This is my first VASSAL module. I am by no means a graphics expert, so some of the player boards are fairly minimalist. If there is anybody who would like to improve the look and feel of some of the player boards, I’d be happy to work with you. The VASSAL editor is well designed and offers rich functionality to a developer. It has its challenges as well. I have done as much as I felt was reasonable to allow for a playable version of this game. More can be done, and I look forward to hearing your feedback about what you would like (or what you don’t like) with this module.

The Die Macher VASSAL module can be found at http://www.vassalengine.org/community/index.php?option=com_v.... The module is actually hosted on MediaFire because it was too large to upload directly to vassalengine.org. I started updating the wiki page for the module but it was acting flaky, so it’s only partially complete. I lost about 30 minutes of work on it and I am reluctant to continue, but if I have confidence that the wiki will allow me to enter what I want, I’ll publish detailed instructions on how to use the module. I think it is worth mentioning that the module is pretty straight forward and doesn’t really need a lot of documentation, as long as you know how to play the game and are a little familiar with VASSAL.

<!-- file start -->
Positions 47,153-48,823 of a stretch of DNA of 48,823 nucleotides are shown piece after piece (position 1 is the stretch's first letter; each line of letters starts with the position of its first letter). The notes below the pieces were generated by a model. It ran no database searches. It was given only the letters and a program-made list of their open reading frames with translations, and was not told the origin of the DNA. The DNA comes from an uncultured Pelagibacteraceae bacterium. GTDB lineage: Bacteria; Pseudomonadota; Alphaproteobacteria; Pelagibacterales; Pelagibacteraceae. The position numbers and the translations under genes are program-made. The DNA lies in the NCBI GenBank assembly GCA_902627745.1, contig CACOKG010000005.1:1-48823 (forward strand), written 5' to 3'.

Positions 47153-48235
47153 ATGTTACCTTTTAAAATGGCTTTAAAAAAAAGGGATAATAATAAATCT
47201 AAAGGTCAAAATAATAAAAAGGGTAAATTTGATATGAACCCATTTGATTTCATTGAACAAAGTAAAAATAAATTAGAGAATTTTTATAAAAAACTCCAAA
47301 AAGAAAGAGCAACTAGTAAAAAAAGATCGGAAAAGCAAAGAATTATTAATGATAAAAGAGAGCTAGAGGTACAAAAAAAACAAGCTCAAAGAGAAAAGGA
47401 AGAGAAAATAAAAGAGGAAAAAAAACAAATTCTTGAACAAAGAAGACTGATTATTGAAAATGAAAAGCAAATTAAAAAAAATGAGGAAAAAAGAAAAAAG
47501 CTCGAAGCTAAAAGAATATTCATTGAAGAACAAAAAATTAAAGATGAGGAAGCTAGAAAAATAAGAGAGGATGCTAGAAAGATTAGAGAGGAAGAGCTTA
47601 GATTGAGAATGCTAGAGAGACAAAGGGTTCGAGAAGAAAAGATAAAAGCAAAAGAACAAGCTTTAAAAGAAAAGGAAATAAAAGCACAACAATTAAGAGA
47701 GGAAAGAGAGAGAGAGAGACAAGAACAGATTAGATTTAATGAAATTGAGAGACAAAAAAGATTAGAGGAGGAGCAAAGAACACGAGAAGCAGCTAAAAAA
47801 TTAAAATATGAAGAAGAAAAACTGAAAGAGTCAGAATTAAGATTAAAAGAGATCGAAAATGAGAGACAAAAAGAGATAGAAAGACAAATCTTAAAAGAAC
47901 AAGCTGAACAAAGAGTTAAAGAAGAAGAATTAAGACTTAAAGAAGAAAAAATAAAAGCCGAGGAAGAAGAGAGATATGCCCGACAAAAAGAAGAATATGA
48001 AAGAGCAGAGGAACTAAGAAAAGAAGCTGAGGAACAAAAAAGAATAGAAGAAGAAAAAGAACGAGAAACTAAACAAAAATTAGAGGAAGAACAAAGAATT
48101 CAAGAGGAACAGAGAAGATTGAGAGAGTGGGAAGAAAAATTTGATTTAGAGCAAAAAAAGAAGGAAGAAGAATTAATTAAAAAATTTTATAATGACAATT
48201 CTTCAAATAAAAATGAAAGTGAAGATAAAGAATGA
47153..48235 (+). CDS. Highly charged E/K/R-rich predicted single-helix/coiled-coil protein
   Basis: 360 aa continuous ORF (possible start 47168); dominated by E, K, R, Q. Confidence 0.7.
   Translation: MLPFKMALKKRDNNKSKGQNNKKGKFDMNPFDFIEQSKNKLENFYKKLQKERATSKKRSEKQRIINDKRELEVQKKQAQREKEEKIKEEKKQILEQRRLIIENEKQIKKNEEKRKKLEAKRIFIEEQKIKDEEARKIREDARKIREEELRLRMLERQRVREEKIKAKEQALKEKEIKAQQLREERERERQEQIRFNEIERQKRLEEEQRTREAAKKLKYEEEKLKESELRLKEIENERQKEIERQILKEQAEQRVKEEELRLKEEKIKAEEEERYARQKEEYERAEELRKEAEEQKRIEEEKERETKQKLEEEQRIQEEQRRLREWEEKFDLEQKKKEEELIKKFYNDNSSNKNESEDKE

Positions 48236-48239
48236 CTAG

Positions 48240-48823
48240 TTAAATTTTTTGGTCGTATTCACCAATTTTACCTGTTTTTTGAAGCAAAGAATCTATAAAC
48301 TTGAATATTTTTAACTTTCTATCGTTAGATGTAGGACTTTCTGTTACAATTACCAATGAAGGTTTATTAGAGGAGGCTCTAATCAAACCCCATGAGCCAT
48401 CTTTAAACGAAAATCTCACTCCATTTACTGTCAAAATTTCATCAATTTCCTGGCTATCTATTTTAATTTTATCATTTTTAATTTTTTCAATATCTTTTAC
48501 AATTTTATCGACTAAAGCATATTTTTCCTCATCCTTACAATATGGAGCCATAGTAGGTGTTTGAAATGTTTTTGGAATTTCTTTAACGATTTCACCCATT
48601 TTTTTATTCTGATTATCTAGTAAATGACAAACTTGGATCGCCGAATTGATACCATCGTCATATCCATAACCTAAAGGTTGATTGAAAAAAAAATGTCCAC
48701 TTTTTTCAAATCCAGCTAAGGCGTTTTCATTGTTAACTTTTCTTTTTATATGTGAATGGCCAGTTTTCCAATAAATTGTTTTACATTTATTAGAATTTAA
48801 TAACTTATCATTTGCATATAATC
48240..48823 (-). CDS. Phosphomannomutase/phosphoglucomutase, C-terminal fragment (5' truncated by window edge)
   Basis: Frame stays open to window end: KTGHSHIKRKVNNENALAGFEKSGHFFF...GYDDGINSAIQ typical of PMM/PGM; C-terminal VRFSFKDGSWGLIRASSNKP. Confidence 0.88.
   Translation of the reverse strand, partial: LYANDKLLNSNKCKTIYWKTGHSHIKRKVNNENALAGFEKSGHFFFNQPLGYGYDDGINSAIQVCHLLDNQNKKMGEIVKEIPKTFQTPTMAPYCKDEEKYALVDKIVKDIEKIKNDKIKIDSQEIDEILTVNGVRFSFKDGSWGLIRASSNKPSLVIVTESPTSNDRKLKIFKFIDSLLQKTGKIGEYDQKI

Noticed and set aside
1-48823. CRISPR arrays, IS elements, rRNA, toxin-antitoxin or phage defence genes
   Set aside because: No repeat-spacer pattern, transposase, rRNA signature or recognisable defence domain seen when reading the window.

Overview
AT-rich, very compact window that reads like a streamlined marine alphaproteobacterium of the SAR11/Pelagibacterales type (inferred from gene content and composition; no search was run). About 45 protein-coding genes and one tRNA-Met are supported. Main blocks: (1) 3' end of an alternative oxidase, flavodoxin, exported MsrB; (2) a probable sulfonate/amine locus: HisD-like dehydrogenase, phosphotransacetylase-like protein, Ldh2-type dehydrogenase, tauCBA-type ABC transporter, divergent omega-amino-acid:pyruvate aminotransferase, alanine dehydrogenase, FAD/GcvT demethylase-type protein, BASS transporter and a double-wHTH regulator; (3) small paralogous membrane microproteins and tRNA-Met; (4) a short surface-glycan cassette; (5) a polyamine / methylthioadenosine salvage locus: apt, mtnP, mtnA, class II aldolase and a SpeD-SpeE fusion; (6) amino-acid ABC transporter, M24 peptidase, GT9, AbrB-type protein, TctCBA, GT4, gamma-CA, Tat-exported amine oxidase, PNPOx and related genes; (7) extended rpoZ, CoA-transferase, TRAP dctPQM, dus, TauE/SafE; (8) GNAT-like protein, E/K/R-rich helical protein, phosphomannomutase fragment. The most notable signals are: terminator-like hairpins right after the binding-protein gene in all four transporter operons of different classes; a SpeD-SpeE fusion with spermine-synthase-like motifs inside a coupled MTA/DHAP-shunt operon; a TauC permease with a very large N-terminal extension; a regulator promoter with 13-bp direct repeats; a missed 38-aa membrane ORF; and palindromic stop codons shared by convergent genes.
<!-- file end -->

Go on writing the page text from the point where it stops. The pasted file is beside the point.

I hope you have as much fun playing this module as I had making it. I would welcome a game, so please send me a message if you want to give this beast a try online-style.
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Christian Krach
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Great! Thanks for your time spent on this module.
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Einmal ist keinmal